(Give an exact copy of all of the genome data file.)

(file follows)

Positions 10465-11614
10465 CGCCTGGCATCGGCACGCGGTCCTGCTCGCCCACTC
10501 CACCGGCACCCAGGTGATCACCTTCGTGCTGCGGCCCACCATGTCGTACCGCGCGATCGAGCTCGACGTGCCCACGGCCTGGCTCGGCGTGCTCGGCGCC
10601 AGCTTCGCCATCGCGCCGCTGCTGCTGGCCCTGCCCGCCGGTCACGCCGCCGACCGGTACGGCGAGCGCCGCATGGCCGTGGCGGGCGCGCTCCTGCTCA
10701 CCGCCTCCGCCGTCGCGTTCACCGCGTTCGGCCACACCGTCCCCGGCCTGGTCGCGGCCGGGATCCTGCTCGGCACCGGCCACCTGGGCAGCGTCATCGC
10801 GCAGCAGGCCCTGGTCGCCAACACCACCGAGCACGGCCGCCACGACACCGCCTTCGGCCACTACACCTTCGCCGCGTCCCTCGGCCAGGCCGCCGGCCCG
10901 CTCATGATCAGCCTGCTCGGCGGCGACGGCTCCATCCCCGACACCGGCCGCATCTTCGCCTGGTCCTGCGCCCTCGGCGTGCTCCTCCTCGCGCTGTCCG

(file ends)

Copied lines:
Positions 10465-11614
10465 CGCCTGGCATCGGCACGCGGTCCTGCTCGCCCACTC
10501 CACCGGCACCCAGGTGATCACCTTCGTGCTGCGGCCCACCATGTCGTACCGCGCGATCGAGCTCGACGTGCCCACGGCCTGGCTCGGCGTGCTCGGCGCC
10601 AGCTTCGCCATCGCGCCGCTGCTGCTGGCCCTGCCCGCCGGTCACGCCGCCGACCGGTACGGCGAGCGCCGCATGGCCGTGGCGGGCGCGCTCCTGCTCA
10701 CCGCCTCCGCCGTCGCGTTCACCGCGTTCGGCCACACCGTCCCCGGCCTGGTCGCGGCCGGGATCCTGCTCGGCACCGGCCACCTGGGCAGCGTCATCGC
10801 GCAGCAGGCCCTGGTCGCCAACACCACCGAGCACGGCCGCCACGACACCGCCTTCGGCCACTACACCTTCGCCGCGTCCCTCGGCCAGGCCGCCGGCCCG
10901 CTCATGATCAGCCTGCTCGGCGGCGACGGCTCCATCCCCGACACCGGCCGCATCTTCGCCTGGTCCTGCGCCCTCGGCGTGCTCCTCCTCGCGCTGTCCG